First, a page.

Hi all, sorry it’s been a while since my last post! Between ever busy project deadlines at work and studying for the AZ-300 Microsoft Azure Architect Technologies exam, I’ve not had a lot of time to commit to updating this.
You may be pleased to know, that i did pass the exam and will update you below on the resources I used that I found helpful.
Firstly, a warning. I found this exam crazy hard. My background is as a software developer and if you talk to me about software practices, i’m there. This exam is all about the technologies available to you as an architect and crucially, the infrastructure that holds it all together. That means there is a lot of content over networks, configuring secure connections, managing virtual machines across platforms and more. I can tell you that if you are unfamiliar with these concepts you will struggle with this exam without a lot of prep before hand.
As always, i’d strongly recommend you review the requirements first before starting any learning. This was first written back in May 2019 but there are always updates, the most recent being 22/05/2019. Make sure you check the Microsoft Official page before studying to ensure it is still relevant!
I bought the ‘Certify with Confidence‘ bundle which includes the exam, 2 resits (if required) and a mock exam for £209/£265 +tax. This is fairly good value if you need the resits but as a i passed first time, i ended up paying a bit over the odds for this. That said, I personally prefer having the psychological buffer of knowing that it’s not the end of the world if i don’t pass first time.
As part of the Certify with Confidence, you get a Microsoft Official practice exam that you can redeem against any exam that meets the criteria. I obviously used it for an AZ-300 practice test provided by measure up and it was quite frankly, rubbish. Having used them before when i studied for my MCSD, I knew what to expect but what I was surprised about was the complete lack of relevance it felt like the exams had against what i was actually questioned on in the exam. I think this is because the Solutions Architect is supposed to have such a wide breadth of knowledge, that ultimately it’s impossible to realistically test you on it.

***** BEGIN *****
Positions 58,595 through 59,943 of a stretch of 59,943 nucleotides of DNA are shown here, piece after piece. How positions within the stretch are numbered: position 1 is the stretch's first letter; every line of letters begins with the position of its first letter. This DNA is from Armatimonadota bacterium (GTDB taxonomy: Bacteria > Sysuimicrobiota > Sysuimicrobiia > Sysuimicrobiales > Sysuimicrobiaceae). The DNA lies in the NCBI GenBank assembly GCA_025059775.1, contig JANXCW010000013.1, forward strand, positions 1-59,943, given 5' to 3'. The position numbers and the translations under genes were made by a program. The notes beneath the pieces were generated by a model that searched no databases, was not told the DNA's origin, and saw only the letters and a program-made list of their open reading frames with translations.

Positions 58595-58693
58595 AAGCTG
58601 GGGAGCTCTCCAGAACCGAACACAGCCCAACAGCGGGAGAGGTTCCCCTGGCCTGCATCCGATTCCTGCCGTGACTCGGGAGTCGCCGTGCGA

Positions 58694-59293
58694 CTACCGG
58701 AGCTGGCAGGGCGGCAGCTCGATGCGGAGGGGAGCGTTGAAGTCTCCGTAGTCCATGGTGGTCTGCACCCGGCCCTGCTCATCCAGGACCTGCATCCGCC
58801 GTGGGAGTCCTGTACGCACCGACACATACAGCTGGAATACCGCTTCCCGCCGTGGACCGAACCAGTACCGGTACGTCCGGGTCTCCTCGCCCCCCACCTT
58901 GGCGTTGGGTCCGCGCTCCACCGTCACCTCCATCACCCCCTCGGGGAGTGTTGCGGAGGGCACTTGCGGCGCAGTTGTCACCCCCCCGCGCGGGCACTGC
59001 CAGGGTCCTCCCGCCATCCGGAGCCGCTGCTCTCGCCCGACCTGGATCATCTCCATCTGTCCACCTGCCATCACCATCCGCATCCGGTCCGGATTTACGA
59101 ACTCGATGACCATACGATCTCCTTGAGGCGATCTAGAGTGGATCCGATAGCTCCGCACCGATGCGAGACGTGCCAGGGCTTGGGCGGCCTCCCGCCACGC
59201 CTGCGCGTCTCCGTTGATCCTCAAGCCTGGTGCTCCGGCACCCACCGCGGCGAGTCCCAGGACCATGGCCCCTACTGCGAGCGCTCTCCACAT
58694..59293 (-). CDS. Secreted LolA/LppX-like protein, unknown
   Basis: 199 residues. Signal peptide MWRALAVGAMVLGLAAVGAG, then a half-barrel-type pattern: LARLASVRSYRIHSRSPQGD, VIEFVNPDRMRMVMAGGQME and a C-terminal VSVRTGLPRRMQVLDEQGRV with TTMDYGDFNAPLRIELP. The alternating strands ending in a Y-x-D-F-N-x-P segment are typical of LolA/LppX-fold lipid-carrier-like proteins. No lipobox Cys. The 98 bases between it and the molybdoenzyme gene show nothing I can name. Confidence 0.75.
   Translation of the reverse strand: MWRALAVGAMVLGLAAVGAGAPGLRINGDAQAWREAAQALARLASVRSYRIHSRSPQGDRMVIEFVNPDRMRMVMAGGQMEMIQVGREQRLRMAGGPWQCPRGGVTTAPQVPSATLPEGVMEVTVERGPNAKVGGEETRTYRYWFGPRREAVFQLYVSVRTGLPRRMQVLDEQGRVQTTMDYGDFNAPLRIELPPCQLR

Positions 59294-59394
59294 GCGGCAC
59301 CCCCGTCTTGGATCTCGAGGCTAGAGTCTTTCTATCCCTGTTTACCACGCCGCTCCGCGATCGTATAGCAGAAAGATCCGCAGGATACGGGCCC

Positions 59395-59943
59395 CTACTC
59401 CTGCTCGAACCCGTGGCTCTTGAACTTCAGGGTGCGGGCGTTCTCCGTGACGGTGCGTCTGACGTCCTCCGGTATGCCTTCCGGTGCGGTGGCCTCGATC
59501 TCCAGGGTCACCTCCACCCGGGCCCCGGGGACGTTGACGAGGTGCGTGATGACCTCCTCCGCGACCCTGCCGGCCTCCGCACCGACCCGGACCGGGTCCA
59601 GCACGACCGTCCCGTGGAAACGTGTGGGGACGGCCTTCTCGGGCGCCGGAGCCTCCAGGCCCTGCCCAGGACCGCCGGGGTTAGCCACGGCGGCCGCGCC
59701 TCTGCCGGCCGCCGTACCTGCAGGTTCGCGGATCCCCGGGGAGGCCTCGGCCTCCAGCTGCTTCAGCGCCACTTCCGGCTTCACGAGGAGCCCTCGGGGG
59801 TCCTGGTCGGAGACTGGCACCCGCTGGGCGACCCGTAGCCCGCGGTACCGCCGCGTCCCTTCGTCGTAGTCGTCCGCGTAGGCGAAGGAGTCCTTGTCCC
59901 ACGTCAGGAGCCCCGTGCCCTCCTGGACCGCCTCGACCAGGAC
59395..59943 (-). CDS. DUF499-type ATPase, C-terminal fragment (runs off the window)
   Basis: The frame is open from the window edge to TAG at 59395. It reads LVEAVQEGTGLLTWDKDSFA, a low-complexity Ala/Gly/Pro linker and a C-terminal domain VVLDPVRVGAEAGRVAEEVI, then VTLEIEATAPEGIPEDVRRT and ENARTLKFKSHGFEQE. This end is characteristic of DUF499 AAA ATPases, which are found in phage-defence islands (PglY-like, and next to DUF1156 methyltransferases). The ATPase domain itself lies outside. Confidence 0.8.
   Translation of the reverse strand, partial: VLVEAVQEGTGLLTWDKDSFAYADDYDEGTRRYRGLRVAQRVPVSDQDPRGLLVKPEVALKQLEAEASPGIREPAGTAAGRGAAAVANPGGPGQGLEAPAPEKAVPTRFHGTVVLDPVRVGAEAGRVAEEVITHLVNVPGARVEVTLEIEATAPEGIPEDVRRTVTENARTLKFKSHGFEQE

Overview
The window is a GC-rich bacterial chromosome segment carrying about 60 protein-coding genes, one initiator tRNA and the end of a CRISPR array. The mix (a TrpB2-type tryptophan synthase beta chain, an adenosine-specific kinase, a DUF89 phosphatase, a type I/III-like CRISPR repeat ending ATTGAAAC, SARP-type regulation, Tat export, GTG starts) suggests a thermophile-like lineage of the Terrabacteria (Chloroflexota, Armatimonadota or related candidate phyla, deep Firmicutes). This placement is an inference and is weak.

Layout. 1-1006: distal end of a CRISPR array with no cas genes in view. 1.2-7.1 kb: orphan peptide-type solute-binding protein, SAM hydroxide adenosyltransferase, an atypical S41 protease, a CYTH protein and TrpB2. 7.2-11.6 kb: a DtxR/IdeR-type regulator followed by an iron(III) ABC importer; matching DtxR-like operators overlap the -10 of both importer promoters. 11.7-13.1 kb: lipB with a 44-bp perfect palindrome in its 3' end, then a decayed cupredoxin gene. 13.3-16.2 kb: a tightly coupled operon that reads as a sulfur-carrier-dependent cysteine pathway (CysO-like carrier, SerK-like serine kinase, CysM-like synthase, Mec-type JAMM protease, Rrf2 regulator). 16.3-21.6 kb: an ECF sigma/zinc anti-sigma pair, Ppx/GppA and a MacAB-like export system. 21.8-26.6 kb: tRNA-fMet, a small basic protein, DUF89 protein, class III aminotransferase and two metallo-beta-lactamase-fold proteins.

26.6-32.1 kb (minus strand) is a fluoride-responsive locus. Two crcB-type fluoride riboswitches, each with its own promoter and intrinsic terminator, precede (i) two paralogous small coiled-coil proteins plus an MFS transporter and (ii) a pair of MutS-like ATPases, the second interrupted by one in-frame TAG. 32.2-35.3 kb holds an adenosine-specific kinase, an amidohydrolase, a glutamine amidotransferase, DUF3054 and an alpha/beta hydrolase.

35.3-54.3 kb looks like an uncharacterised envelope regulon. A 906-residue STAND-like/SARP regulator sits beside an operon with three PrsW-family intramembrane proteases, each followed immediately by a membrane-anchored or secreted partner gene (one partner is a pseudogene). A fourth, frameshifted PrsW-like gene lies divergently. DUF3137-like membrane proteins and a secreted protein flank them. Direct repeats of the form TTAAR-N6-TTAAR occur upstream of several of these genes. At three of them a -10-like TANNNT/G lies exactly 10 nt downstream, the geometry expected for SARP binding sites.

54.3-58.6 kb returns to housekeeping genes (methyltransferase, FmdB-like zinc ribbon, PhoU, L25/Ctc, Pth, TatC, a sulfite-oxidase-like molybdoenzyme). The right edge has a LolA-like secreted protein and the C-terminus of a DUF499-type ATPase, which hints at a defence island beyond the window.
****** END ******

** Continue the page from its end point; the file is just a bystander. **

I personally found that finding decent learning materials for this course was hard. Any new qualification struggles with having enough resources available online and Microsoft in particular have suffered from this in the past, relying heavily on third parties to do their training for them.
For AZ-300 I found that the new mslearn website was actually pretty good. This replaces the old Microsoft Virtual Academy (MVA) which although has some fundamentals courses on it for C# that don’t really age, the Azure stuff is so out of date you should avoid like the plague.
This website can be filtered by the role ‘Solutions Architect’ and then add a learning path to give you related information quickly.
The really nice thing about MSLearn is the sandbox mode that allows you to actually code along using the Azure CLI. This is a great way to learn and test your knowledge in a practical way. One word of warning on this though, the course will literally tell you what to do and it’s easy to not learn anything by copy pasting the answers in and think you now know it. Make sure you come back and redo everything and try to do as much of it as possible from memory or your other learning resources as an aid.
There are alot of available sites for learning, from Lynda, LinkedInLearning and Udemy but from having tried them all I think Pluralsight is currently coming out on top in terms of having the best relevent and up to date content for the ASA qualification. It’s not cheap, but you get a free trial with pluralsight and can add a free month from your Developer perks from Microsoft portal.
Most importantly with Pluralsight is that Microsoft have partnered with them to provide a fair amount of content for FREE.
The link above will give you access to a whole range of Azure courses and all you have to do is link you account. Definitely worth a minute of your time!
The final resource I would recommend is the Azure Architecture Center. This is a great place for high level concepts and examples for how to structure your applications. It has a surprisingly clear and well written prose for Microsoft and covers a really wide range of topics, from structures and terminology to anti patterns.
Just do it!
Hopefully all this helps. The biggest thing I learnt is that there is a lot of bad, or out of date content out there. Azure has progressed so quickly in the last few years that even semi recent documents are wrong, or buttons have moved in the UI etc. Stick to official documents or official partners to stay relevant and always select courses that show the current year in the title where possible.
The absolute best advice is to simply do it. Design a simple system, then provision the infrastructure in Azure under a single Resource Group. Delete as soon as you’ve finished to avoid excessive costs. The big moral of the story here is that the easist way to see whats current is by doing it right now, so Just Do It!